Another way to dry leaves involves the use of clean, dry sand. Sift a half-inch-deep layer of sand into a container of some type. Place the leaves on top of the sand, making sure they do not touch or overlap, and then sift enough sand on top to cover them completely. Another layer of leaves can then be added along with another covering of sand. The sand will cause the water to evaporate from the leaf cells and will press the leav in a natural position. Allow two weeks’ dryhing time. To speed the drying process, warm the sand in the oven before you use it on the leaves.

A similar, but more expensive, method, uses silica gel instead of sand for the drying agent. It dries faster than sand, and your leaves should be ready in less than a week. As with the sand, put a layer of silica gel in a container, place the leaves o top, and cover them with more silica gel. The only difference in the process is that sand drying may be done in an open container and silica gel drying must be done in an airtight container. Silica gel may be purchased in most hobby and art craft stores and costs about five dollars a pound.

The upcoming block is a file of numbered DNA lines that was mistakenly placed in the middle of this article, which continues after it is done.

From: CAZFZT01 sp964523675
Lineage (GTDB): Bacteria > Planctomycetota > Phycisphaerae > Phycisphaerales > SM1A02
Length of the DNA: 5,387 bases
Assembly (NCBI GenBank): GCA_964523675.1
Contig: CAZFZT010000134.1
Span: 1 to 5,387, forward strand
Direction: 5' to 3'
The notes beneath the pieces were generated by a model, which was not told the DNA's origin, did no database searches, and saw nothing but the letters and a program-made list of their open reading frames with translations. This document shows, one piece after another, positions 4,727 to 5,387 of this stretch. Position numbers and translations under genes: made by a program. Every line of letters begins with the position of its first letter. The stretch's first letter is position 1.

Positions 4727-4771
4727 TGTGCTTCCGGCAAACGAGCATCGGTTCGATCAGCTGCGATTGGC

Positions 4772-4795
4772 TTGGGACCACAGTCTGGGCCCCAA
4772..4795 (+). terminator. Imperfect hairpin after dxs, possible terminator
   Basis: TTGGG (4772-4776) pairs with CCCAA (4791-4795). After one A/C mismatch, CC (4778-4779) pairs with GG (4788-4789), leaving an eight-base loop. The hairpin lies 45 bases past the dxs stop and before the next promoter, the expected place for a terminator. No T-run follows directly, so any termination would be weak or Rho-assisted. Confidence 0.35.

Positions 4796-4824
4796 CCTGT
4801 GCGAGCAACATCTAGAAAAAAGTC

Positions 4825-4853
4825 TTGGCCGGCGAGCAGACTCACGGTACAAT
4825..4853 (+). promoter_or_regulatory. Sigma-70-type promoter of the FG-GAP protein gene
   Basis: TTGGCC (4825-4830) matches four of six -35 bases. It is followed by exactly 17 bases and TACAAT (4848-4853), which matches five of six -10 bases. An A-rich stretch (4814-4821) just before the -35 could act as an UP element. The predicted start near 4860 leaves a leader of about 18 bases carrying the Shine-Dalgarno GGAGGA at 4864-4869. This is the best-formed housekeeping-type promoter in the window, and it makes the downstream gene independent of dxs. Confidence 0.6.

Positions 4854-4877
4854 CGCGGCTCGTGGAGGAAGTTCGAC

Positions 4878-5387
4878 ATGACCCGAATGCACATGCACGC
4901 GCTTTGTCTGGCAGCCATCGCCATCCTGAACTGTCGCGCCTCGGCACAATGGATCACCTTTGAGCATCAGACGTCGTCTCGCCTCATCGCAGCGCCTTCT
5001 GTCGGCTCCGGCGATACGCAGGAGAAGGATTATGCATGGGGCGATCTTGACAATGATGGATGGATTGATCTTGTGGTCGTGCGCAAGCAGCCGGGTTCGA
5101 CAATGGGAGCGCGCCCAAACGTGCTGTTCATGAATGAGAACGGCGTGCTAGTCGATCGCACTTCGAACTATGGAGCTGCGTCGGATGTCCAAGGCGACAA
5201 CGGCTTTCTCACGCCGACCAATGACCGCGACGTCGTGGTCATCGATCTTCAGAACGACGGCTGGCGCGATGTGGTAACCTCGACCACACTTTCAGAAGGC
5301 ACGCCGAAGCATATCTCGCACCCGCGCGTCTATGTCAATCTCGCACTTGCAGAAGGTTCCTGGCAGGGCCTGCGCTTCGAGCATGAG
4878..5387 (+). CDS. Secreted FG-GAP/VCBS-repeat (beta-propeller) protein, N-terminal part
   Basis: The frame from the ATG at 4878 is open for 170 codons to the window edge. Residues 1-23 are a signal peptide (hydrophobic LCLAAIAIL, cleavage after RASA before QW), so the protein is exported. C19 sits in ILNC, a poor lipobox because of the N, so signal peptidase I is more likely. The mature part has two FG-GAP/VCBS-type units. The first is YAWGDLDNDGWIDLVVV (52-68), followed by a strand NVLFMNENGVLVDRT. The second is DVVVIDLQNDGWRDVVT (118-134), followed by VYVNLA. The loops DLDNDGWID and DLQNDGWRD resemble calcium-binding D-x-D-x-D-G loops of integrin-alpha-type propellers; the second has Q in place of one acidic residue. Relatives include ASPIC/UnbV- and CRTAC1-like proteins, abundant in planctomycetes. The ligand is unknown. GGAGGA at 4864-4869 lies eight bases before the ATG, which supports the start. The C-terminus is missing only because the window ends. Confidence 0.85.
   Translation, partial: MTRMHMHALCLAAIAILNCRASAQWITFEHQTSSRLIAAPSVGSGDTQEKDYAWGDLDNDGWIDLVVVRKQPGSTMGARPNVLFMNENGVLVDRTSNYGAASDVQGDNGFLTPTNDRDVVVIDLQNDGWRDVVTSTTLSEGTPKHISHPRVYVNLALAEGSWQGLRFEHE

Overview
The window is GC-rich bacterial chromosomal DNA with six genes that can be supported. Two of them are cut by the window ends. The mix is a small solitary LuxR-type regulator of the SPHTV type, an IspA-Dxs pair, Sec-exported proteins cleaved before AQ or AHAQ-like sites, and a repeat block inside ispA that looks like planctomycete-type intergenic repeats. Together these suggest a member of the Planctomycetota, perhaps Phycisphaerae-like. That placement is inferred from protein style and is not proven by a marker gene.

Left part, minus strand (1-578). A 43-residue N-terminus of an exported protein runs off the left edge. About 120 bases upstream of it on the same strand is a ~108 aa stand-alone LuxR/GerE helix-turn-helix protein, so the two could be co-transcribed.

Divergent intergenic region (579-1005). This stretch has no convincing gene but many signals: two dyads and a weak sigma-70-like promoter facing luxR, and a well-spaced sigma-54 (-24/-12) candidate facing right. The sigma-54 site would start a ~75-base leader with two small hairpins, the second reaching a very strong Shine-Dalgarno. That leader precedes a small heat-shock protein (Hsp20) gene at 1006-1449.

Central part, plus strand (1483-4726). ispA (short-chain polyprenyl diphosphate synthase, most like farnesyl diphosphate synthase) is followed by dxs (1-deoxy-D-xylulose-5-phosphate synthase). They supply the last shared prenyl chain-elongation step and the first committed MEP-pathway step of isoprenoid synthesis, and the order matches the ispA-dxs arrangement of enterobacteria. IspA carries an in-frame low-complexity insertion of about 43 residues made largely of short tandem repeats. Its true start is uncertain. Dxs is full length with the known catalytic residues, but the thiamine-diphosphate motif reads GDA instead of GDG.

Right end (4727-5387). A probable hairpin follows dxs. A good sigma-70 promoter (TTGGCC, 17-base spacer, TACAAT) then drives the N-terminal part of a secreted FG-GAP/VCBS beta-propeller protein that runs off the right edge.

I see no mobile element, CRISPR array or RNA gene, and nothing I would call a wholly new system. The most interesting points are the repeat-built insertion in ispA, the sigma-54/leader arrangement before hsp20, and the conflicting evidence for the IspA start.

Red maple leaves

If you do not wish to spend time drying your specimens, they may be preserved by dipping them into melted paraffin. (Paraffin can burst into flame if overheated, so it should be melted in a double boiler.) A quick dip is all that is necessary to thinly coat the leaves with wax. A thick layer of wax will dull the colors. Since melted paraffin is extremely hot and can result in burns if you are not careful, you might prefer to place each leaf between pieces of waxed paper and press them with a medium hot iron. Fresh pieces of waxed paper will be required for each leaf because the iron melts the wax on the paper and transfers it to the leaf.

After the leaves have been dried or waxed, they are ready to identify and mount in a scrapbook. The book Field Guide to Trees and Shrubs by Roger Tory Peterson or the Golden Field Guide Trees of North America by Brockman, Zim, and Merrilees should prove helpful in identifying your specimens. These books should be available at your local library.

A simple way to mount your leaves is to glue them directly to the paper. One of the milk-base glues, such as Elmer’s Glue-All, is best for this purpose. The clear plastic wrap your mother uses in the kitchen can then be taped over the leaves to protect them. If you do not want to glue your leaves to the paper, put each leaf in an envelope made from the clear plastic wrap. The envelopes can then be taped in the book with no damage to the leaves themselves.

Collecting autumn leaves can be a pleasurable pastime for you this fall, and your schoolteacher will be delighted to see your “Book of Autumn Leaves” when it is finished.


Additional Information:

Ilo Hiller
1983 Autumn Leaves. Young Naturalist. The Louise Lindsey Merrick Texas Environment Series, No. 6, pp. 79-81. Texas A&M University Press, College Station.